Embattled South African President Jacob Zuma headed for Harare Thursday morning to discuss trade and investment with his equally beleaguered counterpart, President Robert Mugabe of Zimbabwe.
Zuma left behind thousands of protesters in Pretoria demanding his resignation following the release of the long awaited “State of Capture” report. The investigation into Zuma’s relationships with a wealthy and well-connected business family, who allegedly secured lucrative government contracts and preferential treatment in access to financing and business license approvals, was released Wednesday.
The report, following on complaints earlier this year by South African government and religious leaders, also explored allegations that Zuma’s close ties to the Gupta family resulted in the removal of some government ministers – including the South African finance minister – and the appointment of others. That influence may have determined Zuma’s choice last December to appoint a new finance minister, complainants said.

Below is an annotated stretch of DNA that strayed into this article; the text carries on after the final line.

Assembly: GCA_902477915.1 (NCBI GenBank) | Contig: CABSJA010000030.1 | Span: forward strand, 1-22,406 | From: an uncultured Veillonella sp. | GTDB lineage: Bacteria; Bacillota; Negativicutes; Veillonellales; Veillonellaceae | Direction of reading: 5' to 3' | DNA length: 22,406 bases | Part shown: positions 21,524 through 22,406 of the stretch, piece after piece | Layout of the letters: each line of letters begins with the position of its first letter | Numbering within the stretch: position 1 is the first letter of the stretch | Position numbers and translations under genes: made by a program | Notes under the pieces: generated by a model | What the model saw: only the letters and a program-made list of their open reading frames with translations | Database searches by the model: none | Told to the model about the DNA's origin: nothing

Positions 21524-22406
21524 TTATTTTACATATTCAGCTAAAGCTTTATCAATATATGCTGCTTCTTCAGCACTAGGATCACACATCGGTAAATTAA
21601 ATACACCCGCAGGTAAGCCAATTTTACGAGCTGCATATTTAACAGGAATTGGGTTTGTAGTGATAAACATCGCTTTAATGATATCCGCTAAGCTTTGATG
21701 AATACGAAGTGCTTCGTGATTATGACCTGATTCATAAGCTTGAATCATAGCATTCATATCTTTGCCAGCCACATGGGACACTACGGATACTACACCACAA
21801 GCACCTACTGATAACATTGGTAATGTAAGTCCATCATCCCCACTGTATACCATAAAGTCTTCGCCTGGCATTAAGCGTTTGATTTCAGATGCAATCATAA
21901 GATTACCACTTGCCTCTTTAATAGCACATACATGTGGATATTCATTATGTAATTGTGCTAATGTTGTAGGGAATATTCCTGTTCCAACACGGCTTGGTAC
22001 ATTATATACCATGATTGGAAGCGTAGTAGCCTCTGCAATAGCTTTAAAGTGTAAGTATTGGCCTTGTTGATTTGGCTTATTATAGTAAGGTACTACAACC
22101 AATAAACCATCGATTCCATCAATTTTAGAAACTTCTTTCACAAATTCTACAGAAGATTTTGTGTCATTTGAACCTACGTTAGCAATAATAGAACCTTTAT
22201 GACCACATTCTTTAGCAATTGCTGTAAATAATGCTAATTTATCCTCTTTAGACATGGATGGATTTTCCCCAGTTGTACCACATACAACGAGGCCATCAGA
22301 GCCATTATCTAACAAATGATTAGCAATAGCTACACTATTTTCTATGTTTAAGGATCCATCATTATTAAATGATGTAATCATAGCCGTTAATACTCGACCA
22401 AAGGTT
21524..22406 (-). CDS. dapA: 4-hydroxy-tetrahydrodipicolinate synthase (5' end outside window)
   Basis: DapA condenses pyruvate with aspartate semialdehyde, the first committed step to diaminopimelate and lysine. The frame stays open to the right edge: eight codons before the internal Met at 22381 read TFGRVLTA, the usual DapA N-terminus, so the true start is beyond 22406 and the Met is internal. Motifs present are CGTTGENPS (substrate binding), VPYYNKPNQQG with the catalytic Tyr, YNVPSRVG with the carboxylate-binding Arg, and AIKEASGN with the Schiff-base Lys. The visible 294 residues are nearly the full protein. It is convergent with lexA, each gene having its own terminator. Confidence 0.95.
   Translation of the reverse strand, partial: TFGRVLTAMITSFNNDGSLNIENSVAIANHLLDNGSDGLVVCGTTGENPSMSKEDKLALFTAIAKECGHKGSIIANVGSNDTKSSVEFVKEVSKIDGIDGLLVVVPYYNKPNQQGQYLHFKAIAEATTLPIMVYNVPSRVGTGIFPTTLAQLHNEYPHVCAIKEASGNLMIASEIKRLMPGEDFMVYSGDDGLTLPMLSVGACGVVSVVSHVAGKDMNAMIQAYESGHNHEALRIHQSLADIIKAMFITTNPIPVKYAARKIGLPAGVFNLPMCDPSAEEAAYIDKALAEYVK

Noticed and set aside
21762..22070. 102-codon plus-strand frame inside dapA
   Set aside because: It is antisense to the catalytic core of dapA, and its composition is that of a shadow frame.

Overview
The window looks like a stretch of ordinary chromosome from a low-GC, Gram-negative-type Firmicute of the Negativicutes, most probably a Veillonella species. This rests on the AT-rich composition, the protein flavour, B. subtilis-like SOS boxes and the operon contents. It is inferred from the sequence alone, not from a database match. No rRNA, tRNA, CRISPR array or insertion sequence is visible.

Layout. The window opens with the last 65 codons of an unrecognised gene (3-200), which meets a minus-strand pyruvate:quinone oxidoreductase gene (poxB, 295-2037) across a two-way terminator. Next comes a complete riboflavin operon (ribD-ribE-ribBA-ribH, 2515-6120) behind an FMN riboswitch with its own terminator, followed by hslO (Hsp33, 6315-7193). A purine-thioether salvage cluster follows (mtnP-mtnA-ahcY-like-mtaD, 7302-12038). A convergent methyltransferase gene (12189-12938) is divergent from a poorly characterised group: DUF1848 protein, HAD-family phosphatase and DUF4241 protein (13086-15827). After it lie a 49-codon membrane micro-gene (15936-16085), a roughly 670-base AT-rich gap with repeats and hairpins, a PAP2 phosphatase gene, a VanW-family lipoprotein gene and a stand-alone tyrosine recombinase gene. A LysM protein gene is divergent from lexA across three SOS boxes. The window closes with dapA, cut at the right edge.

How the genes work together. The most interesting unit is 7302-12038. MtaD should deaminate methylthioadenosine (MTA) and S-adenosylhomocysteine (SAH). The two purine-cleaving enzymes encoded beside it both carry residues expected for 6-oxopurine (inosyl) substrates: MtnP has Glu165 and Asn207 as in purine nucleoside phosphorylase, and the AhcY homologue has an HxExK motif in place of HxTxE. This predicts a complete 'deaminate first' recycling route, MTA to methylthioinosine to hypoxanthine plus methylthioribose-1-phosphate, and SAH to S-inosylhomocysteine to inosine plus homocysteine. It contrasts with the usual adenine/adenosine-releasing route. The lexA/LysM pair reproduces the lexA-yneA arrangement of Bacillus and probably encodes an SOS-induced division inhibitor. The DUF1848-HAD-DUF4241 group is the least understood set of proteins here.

The report by South Africa’s Public Protector office was completed on October 14, and requires Zuma to appoint a commission of inquiry within 30 days, headed by the appointee of the Chief Justice.
Zuma’s attempts to delay or dismiss the report findings further infuriated South Africans who have for years followed accounts of alleged ethical failures, and who took to the streets in massive demonstrations.
Amid the turmoil at home, Zuma’s departure for Zimbabwe comes as Mugabe faces his own political and economic crises. Calls for Mugabe to step down from within and outside Zimbabwe have gone unheeded even as the president’s Zanu PF party meets with fierce opposition, driven by the country’s economic crisis amid the worst drought in decades.
People have cast a wary eye at Zimbabwe’s newly released currency, promoted in September as a solution to the U.S. currency shortage – and a reminder to many of the hyperinflation Zimbabweans have endured in the past.
So even as Mugabe rolled out the red carpet for Zuma, the launch of their Bi-National Commission begins under the darkest of clouds.
Image: Republic of South Africa